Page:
This is the best way to acknowledge and solidify the daily changes happening around you. Starting last week, I started taking daily pictures of one of the maples in the front yard of the Stone House. It starts turning orange in the same spot every year and I like to watch it herald the autumn season. I guess in a sense, I use my daily picture-taking habit as a sort of journal. It helps me remember what the fields looked like this time last year, when certain events happened (large and small), and reminds me of daily life throughout the years. If you’re not into taking pictures, that’s fine too, just make sure you get outside and soak up all these beautiful colors, breezes, sounds, and smells. It can also be fun and warming to bring a few of the outside elements inside. We have a pretty fun nature collection happening at our house right now - dried flowers, acorns, cute little gourds. It’s a fun way to use the confetti that nature gives us in daily celebrations.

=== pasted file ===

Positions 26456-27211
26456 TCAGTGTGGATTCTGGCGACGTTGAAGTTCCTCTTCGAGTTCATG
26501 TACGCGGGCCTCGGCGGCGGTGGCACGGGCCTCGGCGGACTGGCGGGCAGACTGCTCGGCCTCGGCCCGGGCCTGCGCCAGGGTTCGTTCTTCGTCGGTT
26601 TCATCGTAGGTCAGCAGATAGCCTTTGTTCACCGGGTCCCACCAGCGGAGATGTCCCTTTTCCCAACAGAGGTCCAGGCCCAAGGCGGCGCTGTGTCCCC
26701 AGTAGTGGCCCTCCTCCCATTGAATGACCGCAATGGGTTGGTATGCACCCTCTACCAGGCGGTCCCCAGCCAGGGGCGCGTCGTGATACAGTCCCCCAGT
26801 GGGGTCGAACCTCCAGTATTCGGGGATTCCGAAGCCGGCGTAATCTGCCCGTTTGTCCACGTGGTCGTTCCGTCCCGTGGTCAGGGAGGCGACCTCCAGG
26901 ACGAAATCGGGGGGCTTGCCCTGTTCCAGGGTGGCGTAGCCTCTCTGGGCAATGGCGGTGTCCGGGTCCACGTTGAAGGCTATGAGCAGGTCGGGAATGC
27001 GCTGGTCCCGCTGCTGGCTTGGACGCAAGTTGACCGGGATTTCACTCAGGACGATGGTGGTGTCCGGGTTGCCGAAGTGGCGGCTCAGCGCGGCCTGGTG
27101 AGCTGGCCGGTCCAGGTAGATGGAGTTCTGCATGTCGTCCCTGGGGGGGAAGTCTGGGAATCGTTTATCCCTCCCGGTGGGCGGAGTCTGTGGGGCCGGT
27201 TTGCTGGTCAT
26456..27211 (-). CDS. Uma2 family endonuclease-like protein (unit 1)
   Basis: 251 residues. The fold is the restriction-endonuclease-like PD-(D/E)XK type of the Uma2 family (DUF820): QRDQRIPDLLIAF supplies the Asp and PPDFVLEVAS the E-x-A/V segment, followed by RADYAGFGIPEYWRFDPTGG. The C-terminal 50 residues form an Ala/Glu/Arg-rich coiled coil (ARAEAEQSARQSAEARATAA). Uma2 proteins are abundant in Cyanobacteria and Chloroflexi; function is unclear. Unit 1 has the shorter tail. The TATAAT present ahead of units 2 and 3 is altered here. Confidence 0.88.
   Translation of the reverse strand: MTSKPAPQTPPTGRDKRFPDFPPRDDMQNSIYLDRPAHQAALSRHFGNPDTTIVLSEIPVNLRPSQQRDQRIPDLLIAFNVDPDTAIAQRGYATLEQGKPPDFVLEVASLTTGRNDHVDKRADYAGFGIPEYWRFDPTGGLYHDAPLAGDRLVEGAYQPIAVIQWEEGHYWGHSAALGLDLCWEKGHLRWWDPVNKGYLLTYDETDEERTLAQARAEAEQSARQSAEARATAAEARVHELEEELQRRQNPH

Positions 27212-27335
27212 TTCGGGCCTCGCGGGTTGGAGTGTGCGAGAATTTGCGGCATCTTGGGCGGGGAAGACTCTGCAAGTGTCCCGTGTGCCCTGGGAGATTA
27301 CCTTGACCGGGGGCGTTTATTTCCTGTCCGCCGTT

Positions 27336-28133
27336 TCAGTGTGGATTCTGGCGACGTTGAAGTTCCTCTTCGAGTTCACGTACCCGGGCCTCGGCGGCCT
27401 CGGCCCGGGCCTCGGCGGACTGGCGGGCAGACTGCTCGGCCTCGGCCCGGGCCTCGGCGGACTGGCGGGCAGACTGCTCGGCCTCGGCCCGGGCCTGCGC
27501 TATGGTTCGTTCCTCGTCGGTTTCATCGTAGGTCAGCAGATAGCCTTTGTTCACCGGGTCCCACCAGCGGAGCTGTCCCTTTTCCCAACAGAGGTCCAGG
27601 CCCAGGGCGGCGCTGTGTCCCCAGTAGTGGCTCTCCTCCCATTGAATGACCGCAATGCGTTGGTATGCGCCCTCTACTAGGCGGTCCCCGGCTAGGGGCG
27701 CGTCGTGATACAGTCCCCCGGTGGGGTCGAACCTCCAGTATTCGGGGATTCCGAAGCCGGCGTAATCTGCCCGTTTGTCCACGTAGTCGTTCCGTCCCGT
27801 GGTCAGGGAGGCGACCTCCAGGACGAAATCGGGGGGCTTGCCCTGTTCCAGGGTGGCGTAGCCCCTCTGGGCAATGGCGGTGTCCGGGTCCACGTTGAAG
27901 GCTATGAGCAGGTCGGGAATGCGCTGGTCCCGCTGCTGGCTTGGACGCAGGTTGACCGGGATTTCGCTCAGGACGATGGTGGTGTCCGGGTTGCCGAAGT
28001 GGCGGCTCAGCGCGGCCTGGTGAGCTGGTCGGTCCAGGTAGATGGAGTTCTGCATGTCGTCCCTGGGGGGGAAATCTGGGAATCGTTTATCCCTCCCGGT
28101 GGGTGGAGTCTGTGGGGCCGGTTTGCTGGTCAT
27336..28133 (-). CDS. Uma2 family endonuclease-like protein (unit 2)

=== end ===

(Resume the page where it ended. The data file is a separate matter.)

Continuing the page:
4. Stretch out the cobwebs before hunkering down for the season.
If it’s good for you, I’m probably pretty bad at it. Another practice that always, as a rule, makes me feel better is yoga. Don't ask me how many times in the past year I’ve practiced even the slightest hint of it, the answer is rather embarrassing. But look, it’s a new season, and while it’s not a new me, I can certainly try my darndest to practice a few new things. In fact, here’s an Autumnal Equinox-specific class that I will be trying out myself and invite you to as well.
5. Have a backyard fire.
Who doesn’t love a backyard fire? It’s a great way to either reflect quietly by yourself or invite a few friends over for a lowkey social event. Light up a dark night with a fire and throw pinecones, dried herbs, or incense in to mark special thoughts and hopes you have for the upcoming seasons.
There are many rituals you can practice this time of year. Make sure you find ones that feel right to you and share them. If any of them are particularly Woodside Farms-based, we’d love to see them, so tag us in any of your posts or email them to firstname.lastname@example.org!